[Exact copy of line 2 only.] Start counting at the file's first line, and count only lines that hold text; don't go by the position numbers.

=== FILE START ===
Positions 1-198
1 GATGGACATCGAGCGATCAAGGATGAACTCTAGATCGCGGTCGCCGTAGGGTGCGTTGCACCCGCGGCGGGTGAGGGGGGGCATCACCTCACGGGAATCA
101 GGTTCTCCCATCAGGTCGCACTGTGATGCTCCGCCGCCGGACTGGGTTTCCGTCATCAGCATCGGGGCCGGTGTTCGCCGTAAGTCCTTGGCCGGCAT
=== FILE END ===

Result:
1 GATGGACATCGAGCGATCAAGGATGAACTCTAGATCGCGGTCGCCGTAGGGTGCGTTGCACCCGCGGCGGGTGAGGGGGGGCATCACCTCACGGGAATCA